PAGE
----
ADANE ABEBE, GERD FOERCH
University of Siegen, Germany, Research Institute for Water and Environment, Civil Engineering Department, Germany
The Base Flow Index (BFI) is used as a measure of the base flow characteristics of catchments. It provides a systematic way of assessing the proportion of base flow in the total runoff of a catchment. It indicates the influence of soil and geology on river flows, and is important for low flow studies. Nowadays extreme low flow events are more diligently analysed and given focus in the emerging field of ecohydrology. However, many of the catchments in developing countries are ungauged, thus, it is often difficult to get recorded data on base flows of rivers. This paper seeks to establish a relationship between the climatic, morphologic and geologic features of a catchment to its base flow in the Wabi-Shebele river basin, East Africa. It employs the parameters catchment size, stream density, climate index, soil type, hypsometric integral, normalised digital vegetation index (NDVI) extracted from satellite images and geologic features to derive the base flow index of a catchment. Values of base flow index determined for a network of stream flow gauges are matched to the composite morphometric and climatic data using spatial and regression analyses. To relate the BFI to a usable flow statistic, a relationship was derived between BFI and Q70, the point on the flow duration curve at which flows are exceeded 70% of the time. Q70 was chosen because it is the critical point that has been most often used in most previous works. The BFI has a strong relationship with climate and geology. Catchments with high climate index (high rainfall or low evapo-transpiration) underlain with granites or basalt tend to give high base flow. Among the topographical parameters tested, drainage density index has better relationship with BFI. The developed relationship can be used for fairly estimating the base flows in the river basin considered. However, in view of the tremendous spatio-temporal heterogeneity of climatic and landscape properties extrapolation of response information or knowledge from gauged to ungauged basins remains fraught with considerable difficulties and uncertainties.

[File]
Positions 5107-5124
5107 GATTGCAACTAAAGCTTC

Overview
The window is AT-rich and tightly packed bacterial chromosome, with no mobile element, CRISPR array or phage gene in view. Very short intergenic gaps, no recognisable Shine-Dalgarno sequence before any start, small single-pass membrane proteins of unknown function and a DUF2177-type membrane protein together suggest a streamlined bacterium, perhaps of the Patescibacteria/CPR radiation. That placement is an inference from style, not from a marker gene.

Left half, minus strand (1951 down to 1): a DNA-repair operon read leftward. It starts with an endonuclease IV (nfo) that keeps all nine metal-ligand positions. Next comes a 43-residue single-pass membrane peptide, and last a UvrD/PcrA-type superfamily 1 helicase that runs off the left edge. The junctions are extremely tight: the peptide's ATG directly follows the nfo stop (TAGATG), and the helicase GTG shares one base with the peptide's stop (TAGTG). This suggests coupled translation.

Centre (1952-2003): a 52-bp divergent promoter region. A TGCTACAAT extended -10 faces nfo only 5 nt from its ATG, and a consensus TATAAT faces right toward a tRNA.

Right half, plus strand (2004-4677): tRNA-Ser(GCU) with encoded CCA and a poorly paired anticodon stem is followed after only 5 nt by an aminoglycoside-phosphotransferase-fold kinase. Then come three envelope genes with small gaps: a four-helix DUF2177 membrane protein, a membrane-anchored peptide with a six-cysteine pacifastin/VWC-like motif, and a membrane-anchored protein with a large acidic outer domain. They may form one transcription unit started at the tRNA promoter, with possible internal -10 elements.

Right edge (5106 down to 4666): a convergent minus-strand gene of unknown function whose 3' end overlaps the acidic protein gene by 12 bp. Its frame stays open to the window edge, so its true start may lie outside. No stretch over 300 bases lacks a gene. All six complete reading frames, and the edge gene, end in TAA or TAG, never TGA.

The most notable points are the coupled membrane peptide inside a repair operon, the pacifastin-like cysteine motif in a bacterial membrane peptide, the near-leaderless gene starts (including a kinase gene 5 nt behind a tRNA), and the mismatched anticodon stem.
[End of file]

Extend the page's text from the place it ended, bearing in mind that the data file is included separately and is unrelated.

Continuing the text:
Keywords: Base flow index, catchment characteristics, GIS, ungauged basins, Wabi-shebele river